“It can be hard to change, but it is even harder to fail,” CAI’s CEO, Bruce Clarke, says in his most recent News & Observer column, The View from HR.
Bruce says surviving in today’s workplace requires the ability to smoothly adapt and thrive in different business scenarios. He says successful employees embrace change and look forward to the next disruption. They don’t hold onto methods that aren’t beneficial to workflow processes or impede a company’s progress in improving a new system. These resilient workers are flexible, quick thinkers and decisive when needed.
In his Sunday column, Bruce references the days when employees who resisted change were accommodated in the workplace. Those days are over, however. To continue to achieve positive business results, your organization must be able to modify its goals and strategies as different circumstances arise, such as a recession or a shortage of valuable talent. Similar to the organization, your employees must be able to land on their feet no matter the workplace situation they face.
Use the information below to help lead your workforce through a change initiative.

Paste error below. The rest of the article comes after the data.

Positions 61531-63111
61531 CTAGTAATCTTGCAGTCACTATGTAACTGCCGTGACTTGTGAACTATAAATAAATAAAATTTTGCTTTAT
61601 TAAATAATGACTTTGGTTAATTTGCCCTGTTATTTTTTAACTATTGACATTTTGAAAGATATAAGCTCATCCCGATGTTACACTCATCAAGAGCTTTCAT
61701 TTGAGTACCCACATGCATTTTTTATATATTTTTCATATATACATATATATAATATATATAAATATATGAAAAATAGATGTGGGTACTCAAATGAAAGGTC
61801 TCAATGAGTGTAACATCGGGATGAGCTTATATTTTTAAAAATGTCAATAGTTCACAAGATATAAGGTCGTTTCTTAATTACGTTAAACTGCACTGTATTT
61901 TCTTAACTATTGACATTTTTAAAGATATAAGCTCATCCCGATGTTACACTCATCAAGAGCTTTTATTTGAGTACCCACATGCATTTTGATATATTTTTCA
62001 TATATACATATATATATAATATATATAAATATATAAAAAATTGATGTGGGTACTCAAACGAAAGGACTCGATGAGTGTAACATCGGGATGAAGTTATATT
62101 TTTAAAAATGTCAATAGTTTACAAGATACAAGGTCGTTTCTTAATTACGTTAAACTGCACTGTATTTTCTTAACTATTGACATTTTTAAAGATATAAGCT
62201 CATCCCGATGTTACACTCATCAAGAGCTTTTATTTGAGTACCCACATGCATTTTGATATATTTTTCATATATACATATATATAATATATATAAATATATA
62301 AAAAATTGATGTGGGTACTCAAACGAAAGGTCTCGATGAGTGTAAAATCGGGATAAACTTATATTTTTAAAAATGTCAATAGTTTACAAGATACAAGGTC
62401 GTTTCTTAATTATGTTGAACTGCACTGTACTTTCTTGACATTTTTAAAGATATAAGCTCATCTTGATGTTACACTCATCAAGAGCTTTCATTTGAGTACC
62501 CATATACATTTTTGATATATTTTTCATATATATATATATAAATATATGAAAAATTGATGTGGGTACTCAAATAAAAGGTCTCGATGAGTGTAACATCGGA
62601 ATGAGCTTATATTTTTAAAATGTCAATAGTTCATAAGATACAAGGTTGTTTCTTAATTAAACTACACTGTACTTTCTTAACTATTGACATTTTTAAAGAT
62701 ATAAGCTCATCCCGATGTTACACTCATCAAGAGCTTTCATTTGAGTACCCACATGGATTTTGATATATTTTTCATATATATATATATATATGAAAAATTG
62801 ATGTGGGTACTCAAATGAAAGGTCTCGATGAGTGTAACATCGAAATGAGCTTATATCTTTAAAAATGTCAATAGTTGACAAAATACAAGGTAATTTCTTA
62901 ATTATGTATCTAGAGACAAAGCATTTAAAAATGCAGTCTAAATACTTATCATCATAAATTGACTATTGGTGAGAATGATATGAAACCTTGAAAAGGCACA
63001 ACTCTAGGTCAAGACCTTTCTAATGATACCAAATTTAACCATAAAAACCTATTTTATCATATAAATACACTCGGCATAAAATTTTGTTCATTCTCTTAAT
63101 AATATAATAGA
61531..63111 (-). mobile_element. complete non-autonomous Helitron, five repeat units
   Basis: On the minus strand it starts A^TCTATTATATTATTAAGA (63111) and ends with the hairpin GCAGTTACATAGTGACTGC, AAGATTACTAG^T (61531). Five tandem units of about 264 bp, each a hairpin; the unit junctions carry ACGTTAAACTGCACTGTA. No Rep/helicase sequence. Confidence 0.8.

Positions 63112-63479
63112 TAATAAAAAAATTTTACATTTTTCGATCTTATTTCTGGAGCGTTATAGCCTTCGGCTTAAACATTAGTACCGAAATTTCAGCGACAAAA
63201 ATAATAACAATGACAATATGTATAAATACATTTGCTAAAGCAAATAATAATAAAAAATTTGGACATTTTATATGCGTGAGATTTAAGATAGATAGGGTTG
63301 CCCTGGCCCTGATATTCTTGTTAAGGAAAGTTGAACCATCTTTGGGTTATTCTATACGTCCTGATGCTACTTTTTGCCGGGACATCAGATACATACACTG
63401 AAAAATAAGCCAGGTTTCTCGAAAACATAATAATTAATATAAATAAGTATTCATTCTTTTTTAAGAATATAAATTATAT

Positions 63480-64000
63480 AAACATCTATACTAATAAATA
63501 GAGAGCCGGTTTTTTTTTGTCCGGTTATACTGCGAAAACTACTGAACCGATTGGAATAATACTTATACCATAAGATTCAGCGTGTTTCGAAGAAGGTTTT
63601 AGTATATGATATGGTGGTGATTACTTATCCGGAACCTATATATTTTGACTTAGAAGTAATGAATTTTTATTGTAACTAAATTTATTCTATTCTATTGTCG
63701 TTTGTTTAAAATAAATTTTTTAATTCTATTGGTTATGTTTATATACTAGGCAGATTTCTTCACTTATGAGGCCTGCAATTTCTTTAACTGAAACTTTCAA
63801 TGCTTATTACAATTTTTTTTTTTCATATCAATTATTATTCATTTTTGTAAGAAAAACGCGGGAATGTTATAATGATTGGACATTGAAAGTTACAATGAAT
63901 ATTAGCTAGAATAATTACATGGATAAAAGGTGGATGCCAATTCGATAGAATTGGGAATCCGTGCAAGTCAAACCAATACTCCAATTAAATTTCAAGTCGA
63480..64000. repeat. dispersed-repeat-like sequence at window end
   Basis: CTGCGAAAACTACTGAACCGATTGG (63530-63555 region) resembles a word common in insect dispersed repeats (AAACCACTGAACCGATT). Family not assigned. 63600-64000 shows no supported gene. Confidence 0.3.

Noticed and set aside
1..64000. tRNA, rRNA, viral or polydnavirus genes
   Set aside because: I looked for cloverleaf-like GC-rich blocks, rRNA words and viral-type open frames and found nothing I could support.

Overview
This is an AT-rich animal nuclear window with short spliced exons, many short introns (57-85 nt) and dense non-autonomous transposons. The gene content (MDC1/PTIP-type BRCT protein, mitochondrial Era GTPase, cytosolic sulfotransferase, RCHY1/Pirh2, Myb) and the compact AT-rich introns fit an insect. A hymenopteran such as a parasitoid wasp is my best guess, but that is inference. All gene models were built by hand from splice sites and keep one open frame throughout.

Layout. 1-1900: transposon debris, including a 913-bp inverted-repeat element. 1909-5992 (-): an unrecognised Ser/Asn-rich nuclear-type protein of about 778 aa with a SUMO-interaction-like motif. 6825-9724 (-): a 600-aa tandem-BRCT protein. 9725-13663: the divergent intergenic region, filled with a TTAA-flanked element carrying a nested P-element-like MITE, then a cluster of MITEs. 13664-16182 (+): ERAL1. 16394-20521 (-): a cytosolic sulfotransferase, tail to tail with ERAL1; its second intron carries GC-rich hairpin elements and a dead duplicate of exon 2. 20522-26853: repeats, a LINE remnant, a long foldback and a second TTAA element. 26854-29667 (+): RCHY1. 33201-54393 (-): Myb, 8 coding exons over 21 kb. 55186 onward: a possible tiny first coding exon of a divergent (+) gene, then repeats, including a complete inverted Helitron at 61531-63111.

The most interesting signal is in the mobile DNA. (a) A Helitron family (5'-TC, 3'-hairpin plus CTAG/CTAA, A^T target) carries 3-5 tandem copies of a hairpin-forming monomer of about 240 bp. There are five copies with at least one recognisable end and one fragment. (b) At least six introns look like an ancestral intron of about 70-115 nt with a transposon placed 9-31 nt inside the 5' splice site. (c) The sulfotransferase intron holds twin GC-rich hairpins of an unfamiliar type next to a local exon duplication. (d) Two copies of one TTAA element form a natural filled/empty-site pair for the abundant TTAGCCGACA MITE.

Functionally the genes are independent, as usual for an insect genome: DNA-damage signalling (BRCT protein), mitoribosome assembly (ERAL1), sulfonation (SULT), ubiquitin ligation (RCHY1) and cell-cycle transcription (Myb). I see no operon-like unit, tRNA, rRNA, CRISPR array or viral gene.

- Explain why the change is necessary for the organization. Include the benefits, potential disadvantages and major adjustments an employee might experience as a result from the change. Allow employees to ask questions about the upcoming changes and voice any concerns that they might have. Try hard to answer their questions and reassure them that you will help them throughout the endeavor.
- Frequently communicate when the change will occur and how company processes and employee roles might be transformed. Utilize several forms of communication, including company internet, email, newsletter and staff meetings, to ensure that all staff members understand the change and know when it will happen.
- Pay attention to staff members who are having an especially hard time adapting to your company’s new change. Talk them through any difficulties they may be facing. Partner them with a staff member who is handling the changes well. If possible, permit these anxious employees to deal with the change gradually.
- Be patient throughout this process. Getting all staff members up to speed with a new initiative or the latest technology takes time. Do not expect your employees to be experts in their new assignments over night. Changes are about learning as well. Allow employees to make mistakes to learn and grow in their positions.
If you would like additional information and tips on helping your employees embrace change at your organization, please contact a member of CAI’s Advice and Counsel Team at 919-878-9222 or 336-668-7746.
Photo Source: Victor1558